Go your own Wey

The River Wey is one of Surrey’s best kept secrets, a haven of rural tranquillity and wildlife. From a hybrid narrowboat you can appreciate the gentle Surrey landscape from a quiet place. The meandering river, the views, and open spaces are at times alongside riverside villages such as Send, Pyrford and Ripley. Or if you desire, the larger towns of Godalming, Guildford and Weybridge with their shops, theatres, cinemas and restaurants are readily available.. Just moor-up and enjoy.

The surprisingly rural River Wey & Navigation was begun to be built in 1653! It is about half natural river and half canal and is one of the earliest canals in the country.

It originally formed the northern part of the long derelict Wey & Arun Canal and the River Arun entering the English Channel at Littlehampton on the South coast. In 1963 it was donated to the National Trust in who also acquired the Godalming Navigation, and restored it rebuilding many of the locks.

The National Trust is responsible for the River Wey. Via their website, you'll find lot's of information about their work and the range of local activities they organise.

The River Wey Trust also has a web-site with maps to look at:  http://www.weyriver.co.uk/theriver/index.htm

Our 'Short Break' booking will give you time to explore a good part the River Wey - either head South towards Godalming and then back along. Or first head up to the pretty village of Weybridge just before the opening to the Thames Lock.

Or, if you choose our 'Week booking' you'll have more time to meander and explore. And if you feel like exploring even further,; there is the Basingstoke Canal to try or a trip up the River Thames. 

Whichever you choose, there is plenty of time to unwind at your own pace and enjoy the experience. Please have a look below at some cruising holiday suggestions:

Short break:
From the Cartbridge marina take a left, through the hamlet of Send and through lovely countryside down to Guildford (there's a mooring right outside the cinema if you fancy a film). Stop off at the National Trust's Dapdune Wharf. Cross the North Downs Way as you continue to pretty Shalford and then on to this end of the navigation at the small town of Godalming. Turn the boat around at the wharf there and when your rested up, head back up towards Weybridge. at the other end of the River. Go through lovely river countryside and the small villages of Ripley, Byfleet and  Pyrford. As you navigate the River you'll want to stop at the interesting places, but for those of you who relish getting through the locks and clocking up the miles you'll get to the end of the navigation just after Weybridge at Thames Lock. (Weybridge which is a lovely village and well worth mooring-up for a night or two) Turn around before the Thames and make your way back down the other side of the river returning to Cartbridge.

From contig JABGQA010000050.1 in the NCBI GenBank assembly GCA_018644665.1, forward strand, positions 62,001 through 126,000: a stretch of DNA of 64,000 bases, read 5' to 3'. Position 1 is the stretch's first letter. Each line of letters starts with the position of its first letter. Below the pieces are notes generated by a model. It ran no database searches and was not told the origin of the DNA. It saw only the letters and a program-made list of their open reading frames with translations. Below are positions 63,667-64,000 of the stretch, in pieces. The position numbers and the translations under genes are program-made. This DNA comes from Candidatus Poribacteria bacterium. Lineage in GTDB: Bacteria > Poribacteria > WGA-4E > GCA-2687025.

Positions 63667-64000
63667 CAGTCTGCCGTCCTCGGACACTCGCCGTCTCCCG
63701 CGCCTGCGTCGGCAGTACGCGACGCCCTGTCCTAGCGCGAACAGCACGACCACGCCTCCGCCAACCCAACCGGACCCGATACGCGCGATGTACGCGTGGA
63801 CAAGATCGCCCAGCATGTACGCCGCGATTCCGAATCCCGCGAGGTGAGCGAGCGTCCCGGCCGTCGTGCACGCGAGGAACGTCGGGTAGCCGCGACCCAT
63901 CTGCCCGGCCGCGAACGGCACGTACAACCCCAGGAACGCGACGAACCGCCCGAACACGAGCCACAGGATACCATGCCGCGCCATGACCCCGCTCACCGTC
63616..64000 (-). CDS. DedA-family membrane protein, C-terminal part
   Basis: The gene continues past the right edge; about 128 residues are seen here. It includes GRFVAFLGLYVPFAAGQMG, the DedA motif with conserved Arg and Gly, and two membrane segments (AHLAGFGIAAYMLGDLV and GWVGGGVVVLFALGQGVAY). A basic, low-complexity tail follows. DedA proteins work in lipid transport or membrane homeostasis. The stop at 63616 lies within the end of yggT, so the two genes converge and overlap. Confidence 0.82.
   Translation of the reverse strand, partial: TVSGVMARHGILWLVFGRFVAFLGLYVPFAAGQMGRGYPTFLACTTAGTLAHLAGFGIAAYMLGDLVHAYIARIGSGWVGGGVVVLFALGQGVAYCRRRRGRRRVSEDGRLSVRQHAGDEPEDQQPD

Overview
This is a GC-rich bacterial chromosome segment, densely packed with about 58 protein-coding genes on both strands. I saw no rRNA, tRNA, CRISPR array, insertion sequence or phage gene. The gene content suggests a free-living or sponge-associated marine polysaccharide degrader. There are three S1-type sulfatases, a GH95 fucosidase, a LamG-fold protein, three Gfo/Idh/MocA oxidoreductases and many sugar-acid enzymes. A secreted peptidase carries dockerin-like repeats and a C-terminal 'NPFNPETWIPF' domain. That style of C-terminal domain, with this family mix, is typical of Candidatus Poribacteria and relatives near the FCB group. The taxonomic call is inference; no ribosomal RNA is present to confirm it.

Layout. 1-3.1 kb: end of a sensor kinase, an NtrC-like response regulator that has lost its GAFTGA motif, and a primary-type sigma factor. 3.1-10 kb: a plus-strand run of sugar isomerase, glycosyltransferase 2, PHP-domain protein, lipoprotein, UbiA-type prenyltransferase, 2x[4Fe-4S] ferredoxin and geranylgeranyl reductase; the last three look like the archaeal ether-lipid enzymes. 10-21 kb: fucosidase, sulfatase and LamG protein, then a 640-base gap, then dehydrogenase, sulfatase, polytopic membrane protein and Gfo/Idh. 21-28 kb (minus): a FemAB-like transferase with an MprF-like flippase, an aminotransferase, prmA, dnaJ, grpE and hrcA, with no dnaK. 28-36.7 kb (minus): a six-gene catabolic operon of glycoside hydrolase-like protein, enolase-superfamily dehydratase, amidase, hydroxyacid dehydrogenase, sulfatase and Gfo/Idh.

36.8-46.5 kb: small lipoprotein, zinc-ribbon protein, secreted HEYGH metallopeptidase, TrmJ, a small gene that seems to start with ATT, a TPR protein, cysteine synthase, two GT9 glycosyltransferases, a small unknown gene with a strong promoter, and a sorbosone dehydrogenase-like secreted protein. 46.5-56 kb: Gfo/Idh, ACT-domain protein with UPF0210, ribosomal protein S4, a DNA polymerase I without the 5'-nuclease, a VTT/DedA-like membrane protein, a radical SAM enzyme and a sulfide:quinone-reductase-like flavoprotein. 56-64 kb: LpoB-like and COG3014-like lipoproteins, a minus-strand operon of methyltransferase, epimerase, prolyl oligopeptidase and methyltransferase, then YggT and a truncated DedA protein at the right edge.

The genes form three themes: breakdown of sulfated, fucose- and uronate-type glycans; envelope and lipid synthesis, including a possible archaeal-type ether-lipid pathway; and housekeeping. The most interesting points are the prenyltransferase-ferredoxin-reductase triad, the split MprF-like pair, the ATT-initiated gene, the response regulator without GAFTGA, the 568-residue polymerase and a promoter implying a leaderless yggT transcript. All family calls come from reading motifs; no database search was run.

The whole trip above can be done in 3 or 4 days. But it will be much more relaxing and fulfilling if you get into 'narrowboat' time. Forget trying to get from A to B like a car journey, because in a narrowboat its the journey itself! There's too much too see and experience by the river; the ancient trees, the old buildings, the bygone signs and shadows from Cromwell's time. Travelling in comfort at 3 miles an hour you get to see everything...  

One Week:

Go the whole Wey.. Travel the full length of the Wey starting from our mooring at Cartbridge Basin. We are at the half way point on the river, so you could choose to go up River first or down River. A week will let you comfortably and leisurely travel the navigation and give you time to stop and explore. Or If you fancy more adventure you could go all the way up the River Thames to Windsor Castle!